To balance, you feel, is to be in sensuous relation with gravity. It is your body’s response to other bodies. The earth exerts the greatest force, but so does every mass tug gently upon yours. Balance sets an order to things through this invisible connection. Every time you encounter another, tiny crystals shift in your inner ears, and a small tether is formed between you. You imagine all the material of the universe swaying together in interconnected musculature.
Standing in delicate balance, your muscles awaken, tuning themselves to the pushes and pulls of the surrounding world. You practice a responsive wavering, resilience to shifting landscape. Life is a process of change, you think. To be fixed is to be dead.
You gather a brandywine tomato for slicing, and already your saliva is flowing. Growing up to one and a half pounds each, brandywines carry flavor in bulk. You feel its weight against your palm, fingers pressing back into rubbery flesh. Its skin is less glossy than the bright-red roma; instead, it radiates streaks of gold like solar flares, traversing deep troughs into a sea of pink-orange. As you slice, your nose detects a vegetal freshness, colored slightly sour by burnt hues. You take a bite, meeting a chewy resistance as juice lubricates the tongue. Only then do you taste: wonderfully sweet, unusually so, cut by a mild tart.
The character of this particular tomato, like all life, exists in lineage. The Aztecs cultivated their xitomatl from wild pea-shaped ancestors, and dubbed the new fruit “fat water with navel.” Through modern breeding, the water has grown fatter at the expense of flavor. Supermarket shoppers associate redness with ripeness, so commercial breeders select for uniform scarlet hues. Flavor has leached out of the recipe.
In attending to the brandywine’s sweet heft, you connect with a form of ancestry — of the fruit and of the humans who coevolved with it. In gardens resilient to the forces of time, heirlooms like the brandywine revive a wild heritage, growing in a riotous array of weights, colors, and patterns. You too are rewilding from the shaping of human minds.
The facades of buildings slice into diagonal portions, like New York black-and-white cookies. You are walking to a nearby park, and the world is split under the knife of the midday sky. The sun is casting its hardest shadows, with brights at their lightest, darks at their dimmest, and stepwise jumps at each boundary. It is as if the day is intentionally split in half so as to pull you into afternoon. You are torn between these two worlds, basking in sun like a phototropic plant and finding periodic sanctuary in the shade of trees.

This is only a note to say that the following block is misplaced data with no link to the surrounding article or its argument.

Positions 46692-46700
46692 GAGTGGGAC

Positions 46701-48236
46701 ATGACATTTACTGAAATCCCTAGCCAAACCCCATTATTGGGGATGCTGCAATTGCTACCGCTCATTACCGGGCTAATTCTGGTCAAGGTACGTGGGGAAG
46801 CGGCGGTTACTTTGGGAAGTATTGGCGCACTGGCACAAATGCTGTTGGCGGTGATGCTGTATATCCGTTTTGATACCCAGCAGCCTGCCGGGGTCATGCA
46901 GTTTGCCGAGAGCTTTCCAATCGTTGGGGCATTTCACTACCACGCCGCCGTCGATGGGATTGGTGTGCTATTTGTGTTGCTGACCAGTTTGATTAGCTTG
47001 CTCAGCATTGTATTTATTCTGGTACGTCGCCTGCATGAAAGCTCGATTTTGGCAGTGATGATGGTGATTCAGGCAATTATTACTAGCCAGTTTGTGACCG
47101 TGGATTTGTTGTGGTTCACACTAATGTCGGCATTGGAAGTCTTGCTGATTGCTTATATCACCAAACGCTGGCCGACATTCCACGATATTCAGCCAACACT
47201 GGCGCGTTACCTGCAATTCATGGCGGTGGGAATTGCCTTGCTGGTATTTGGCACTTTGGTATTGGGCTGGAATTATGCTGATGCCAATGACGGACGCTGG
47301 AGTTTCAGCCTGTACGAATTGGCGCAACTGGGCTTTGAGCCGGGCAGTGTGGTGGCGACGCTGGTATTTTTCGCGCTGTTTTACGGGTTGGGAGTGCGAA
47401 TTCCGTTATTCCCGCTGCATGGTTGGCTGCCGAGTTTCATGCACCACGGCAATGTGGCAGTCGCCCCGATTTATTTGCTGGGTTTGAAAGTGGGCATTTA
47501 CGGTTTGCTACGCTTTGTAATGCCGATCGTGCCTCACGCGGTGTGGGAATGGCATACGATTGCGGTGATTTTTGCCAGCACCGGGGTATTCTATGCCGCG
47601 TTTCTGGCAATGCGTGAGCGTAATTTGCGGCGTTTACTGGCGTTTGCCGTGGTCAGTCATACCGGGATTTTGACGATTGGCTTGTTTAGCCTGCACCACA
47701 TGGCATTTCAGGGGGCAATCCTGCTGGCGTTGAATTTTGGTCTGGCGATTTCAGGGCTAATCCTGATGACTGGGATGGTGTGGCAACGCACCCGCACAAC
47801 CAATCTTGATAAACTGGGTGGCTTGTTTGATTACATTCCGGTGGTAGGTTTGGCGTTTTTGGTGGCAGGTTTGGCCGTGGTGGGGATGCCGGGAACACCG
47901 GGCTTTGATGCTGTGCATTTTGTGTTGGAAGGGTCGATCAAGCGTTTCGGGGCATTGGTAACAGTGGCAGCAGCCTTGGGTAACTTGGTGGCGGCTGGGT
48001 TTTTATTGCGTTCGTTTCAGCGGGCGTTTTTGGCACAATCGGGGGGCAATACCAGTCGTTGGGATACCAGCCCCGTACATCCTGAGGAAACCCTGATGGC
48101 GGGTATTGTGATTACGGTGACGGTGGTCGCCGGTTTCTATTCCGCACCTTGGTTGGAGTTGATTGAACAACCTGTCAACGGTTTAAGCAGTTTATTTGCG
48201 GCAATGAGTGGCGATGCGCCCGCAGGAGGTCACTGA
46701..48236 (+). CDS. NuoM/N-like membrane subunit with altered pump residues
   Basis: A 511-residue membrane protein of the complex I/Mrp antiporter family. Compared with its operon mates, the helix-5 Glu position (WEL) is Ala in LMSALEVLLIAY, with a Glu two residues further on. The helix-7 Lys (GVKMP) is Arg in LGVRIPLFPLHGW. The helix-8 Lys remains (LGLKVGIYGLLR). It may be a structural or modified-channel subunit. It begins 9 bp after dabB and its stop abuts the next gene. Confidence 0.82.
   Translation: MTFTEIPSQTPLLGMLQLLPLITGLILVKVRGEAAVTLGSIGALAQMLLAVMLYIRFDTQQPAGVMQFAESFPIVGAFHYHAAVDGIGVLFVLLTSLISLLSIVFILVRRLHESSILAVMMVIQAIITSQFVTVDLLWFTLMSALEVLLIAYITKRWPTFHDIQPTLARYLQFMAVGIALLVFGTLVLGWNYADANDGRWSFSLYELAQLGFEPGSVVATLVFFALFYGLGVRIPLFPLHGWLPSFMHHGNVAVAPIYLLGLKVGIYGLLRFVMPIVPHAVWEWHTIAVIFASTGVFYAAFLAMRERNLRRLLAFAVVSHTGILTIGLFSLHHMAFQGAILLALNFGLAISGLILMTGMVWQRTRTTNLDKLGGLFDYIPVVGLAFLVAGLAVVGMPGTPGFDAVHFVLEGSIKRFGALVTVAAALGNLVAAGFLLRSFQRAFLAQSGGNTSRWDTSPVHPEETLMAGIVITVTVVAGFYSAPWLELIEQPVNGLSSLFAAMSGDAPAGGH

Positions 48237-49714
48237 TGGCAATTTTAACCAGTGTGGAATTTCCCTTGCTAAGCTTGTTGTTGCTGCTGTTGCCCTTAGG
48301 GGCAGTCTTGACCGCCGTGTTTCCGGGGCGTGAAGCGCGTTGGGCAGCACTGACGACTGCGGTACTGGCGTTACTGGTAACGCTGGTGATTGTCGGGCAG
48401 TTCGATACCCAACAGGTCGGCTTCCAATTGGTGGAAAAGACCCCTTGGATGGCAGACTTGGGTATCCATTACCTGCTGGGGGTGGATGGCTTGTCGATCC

Your world reflects the will of the sky. On clear days like today, the sun’s white light glares at you from glass facades, while softer blue light from scattered atmosphere blankets the ground. On cloudy days, all is faintly white, with hardly a shadow in sight. To the sky, you are but a mirror to look back at itself. Now, it presents the challenge of poles, those binary opposition’s that tense your mind. Light and dark, hot and cold, day and night. Good and evil, passion and logic, certainty and mystery.
Which of these, you wonder, is your nature? Or at least your afternoon ahead? You allow these dualities to tug at each other as friendly adversaries. To compete, in the original sense, is to strive together. Perhaps that is the lesson of the sky, to choose neither, to allow both.
You fall into rhythmic pulses of calisthenic motion against the park’s cool dirt. Repetitions of push-ups mirror the force of the earth, like entrained pendulums in twin grandfather clocks. Muscles across your chest and arms coordinate to expand and contract. A deep burn courses through them, tightly woven threads unraveling with each movement. Your heart pulses loudly, the sounds of the park falling into lockstep with its rhythm. The warmth of the sun ramps with the flushing of your skin. But in this flow you hardly mind.
You know many types of pain. The sharp sting of an open wound, the dull throb of a headache, the visceral unease of nausea, the contorted heart of loss. But in exercise you meet the wide gulf between pain and suffering. It starts with a tear or a burn or an ache. But when the body is in motion, the brain releases its natural painkillers, endorphins, coloring the experience more pleasant. Your body knows some pain is good for you; your muscles grow back stronger, your heart more resilient.
Squatting in an invisible chair, your thighs twinging in tension, you remain open to the body’s wild sensations. Perhaps you can treat many of life’s pains this way, with a curious mind and a soft smile, untying pleasure from gnarls.